Hospitals turn to the cloud to modernize multiple IT systems

When it comes to cloud-based EHRs, say experts, providers should get vendor references from other healthcare organizations as well as a clear description of how the platform is set up and with what other systems it will interface.

Jeff Rowe | May 04, 2018 12:00 am

Is the cloud a potential shortcut for hospitals to take when they want to modernize their IT systems?

That’s one way of summing up a recent article at HealthcareDive by writer Meg Bryant, in which she interviewed health IT professionals about how hospital executives are opting to modernize their IT infrastructures, EHRs and data analytics capabilities to support value-based care by putting them in the cloud.

As she sums up the thinking, “cloud platforms allow providers to leverage patient information gathered at multiple care points. Providers are already using them for telemedicine, patient engagement and population health purposes, and they’re increasingly seen as being just as if not more secure than traditional on-premise networks and data banks.”

Another advantage is that the cloud enables organizations to get by with smaller IT and security staffs. For a smaller organization, “there is the ability to see data from different locations without having to set up extensive networks and network security protocols,” said Kathy Downing, vice president of information governance, informatics and standards at AHIMA.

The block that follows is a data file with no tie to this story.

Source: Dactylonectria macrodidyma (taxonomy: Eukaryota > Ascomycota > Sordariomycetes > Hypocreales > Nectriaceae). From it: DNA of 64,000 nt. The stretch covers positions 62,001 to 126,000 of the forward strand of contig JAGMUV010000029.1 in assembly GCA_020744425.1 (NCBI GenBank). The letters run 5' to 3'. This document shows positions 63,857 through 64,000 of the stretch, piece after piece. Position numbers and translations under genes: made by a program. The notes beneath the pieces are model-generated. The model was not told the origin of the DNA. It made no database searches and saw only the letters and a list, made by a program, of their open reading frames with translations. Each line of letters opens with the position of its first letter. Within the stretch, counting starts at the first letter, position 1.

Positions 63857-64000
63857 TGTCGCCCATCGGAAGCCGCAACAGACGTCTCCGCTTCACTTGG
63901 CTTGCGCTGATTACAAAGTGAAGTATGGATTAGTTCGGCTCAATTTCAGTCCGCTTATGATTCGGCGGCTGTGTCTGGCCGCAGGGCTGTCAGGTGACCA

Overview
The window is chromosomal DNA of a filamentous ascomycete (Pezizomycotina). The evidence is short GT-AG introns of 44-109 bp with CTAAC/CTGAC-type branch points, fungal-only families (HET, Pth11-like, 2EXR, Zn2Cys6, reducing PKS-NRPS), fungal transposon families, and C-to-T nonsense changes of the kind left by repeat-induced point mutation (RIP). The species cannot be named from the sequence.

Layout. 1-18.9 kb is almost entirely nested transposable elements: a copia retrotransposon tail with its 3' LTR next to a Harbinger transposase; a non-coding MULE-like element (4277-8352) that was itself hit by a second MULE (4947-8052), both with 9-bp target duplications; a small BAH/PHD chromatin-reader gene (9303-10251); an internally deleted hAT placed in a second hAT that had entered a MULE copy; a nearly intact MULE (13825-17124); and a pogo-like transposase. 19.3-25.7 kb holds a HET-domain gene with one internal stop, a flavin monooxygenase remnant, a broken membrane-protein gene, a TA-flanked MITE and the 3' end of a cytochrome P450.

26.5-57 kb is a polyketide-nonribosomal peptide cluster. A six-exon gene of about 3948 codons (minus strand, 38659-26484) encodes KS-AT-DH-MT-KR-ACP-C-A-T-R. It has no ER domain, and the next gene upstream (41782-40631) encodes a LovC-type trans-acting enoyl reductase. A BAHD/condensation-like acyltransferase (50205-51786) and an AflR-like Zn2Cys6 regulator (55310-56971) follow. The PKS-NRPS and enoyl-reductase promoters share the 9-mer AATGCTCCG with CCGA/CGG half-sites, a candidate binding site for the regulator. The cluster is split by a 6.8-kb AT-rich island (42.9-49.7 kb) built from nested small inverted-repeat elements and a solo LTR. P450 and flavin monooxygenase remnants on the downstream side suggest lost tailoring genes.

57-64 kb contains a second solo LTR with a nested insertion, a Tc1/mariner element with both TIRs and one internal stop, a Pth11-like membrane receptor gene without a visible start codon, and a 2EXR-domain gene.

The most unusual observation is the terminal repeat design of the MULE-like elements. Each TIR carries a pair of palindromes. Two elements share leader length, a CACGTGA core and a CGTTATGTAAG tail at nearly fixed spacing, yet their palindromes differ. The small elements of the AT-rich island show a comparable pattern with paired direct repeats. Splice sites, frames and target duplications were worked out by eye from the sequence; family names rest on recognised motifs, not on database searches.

As for the thinking around EHRs, Bob Krohn, partner and healthcare practice lead at ISG, a global research and advisory firm, explained that having a cloud-based EHR “allows providers to rapidly provision and build out infrastructure without large capital expenditures.”

Not surprisingly, however, some health IT professionals view the cloud through somewhat less rose colored glasses.

For example, David Chou, chief information and digital officer at Children’s Mercy Hospital in Kansas City, Missouri, recognizes that the cloud “is cheaper for some, but you can get to scale points where it’s not cheaper. If you’re a really large organization, it may not be cheaper from a pricing perspective to have your infrastructure in a public cloud versus on premise.”

But, still, there’s no denying the potential.

Said AHIMA’s Kathy Downing, for example, “if a hospital experiences a ransomware attack, having the backup in the cloud under someone else’s security can allow them to bring their systems back faster because they’re backed up in an area the hacker can’t get to.”